In an earlier article I discussed the merits of unit tests. In essence, unit tests are pieces of code which assert that your production code works as intended. With a sufficient amount of unit tests it is possible to refactor your production code at any time, because the safety net of knowing when you broke something gives you courage.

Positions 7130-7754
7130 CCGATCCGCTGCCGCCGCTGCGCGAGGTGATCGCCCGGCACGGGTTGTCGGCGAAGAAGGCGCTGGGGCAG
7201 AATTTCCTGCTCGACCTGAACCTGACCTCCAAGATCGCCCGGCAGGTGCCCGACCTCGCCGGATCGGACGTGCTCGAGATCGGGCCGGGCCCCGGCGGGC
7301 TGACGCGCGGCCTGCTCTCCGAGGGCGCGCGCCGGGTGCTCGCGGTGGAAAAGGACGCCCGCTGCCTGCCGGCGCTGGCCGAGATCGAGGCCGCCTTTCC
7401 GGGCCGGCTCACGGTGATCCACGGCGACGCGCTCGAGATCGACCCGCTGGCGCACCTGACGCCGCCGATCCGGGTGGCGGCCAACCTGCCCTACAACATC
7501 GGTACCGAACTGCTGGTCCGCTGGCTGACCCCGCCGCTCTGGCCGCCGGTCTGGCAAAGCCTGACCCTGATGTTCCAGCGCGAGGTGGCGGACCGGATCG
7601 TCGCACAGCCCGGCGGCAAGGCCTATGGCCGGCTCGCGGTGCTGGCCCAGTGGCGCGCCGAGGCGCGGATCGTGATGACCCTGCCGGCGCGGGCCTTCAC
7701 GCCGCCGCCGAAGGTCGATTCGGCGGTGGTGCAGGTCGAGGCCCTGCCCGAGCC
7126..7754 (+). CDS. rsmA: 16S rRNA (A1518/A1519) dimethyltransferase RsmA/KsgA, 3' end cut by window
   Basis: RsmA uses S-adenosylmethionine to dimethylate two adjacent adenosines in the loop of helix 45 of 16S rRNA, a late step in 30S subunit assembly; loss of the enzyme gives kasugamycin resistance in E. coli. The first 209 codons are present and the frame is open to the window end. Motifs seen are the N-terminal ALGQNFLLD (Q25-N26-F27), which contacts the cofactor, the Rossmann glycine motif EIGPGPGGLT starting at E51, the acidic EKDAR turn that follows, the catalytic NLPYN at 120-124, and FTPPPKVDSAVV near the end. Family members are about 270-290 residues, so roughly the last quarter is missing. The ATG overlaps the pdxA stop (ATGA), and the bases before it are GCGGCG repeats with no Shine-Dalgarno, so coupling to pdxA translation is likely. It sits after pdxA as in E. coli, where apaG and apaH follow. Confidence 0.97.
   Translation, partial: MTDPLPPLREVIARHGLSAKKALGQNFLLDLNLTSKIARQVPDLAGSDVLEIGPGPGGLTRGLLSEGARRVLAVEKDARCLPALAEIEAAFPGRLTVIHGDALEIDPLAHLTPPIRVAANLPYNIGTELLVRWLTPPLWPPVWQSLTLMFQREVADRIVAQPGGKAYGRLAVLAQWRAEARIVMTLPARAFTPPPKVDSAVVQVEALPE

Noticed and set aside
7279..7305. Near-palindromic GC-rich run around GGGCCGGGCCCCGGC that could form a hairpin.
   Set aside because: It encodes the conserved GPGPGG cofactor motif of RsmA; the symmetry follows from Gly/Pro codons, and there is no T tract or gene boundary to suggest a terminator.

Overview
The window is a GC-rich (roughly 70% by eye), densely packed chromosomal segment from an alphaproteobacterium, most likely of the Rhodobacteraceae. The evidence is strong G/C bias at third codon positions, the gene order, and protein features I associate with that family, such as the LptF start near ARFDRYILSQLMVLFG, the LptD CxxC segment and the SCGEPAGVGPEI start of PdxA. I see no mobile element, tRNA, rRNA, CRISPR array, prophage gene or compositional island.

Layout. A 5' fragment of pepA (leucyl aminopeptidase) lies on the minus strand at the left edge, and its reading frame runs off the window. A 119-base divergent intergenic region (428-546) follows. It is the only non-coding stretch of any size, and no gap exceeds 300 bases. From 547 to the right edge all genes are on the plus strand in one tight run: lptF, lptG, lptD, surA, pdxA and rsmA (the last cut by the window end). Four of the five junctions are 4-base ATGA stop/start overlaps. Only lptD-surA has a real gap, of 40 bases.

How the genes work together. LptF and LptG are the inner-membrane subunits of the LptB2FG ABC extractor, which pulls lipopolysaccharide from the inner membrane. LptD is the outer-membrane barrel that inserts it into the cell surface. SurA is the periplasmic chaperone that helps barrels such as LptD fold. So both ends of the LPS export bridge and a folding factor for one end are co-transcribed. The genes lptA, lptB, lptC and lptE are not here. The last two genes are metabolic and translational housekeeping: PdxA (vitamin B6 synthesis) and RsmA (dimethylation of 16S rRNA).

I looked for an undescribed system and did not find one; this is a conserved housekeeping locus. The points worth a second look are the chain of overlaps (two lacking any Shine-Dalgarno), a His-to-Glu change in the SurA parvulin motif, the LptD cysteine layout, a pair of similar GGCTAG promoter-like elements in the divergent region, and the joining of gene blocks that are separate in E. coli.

Typically, programmers write code and test it afterwards. Code which is not easily unit testable is not tested or integration tested. Execution paths are overlooked, boundary cases get ignored. There is not much safety for future changes, because there is no machine-executable specification of how less well-known regions of the code are supposed to behave. Enter test-driven development (TDD).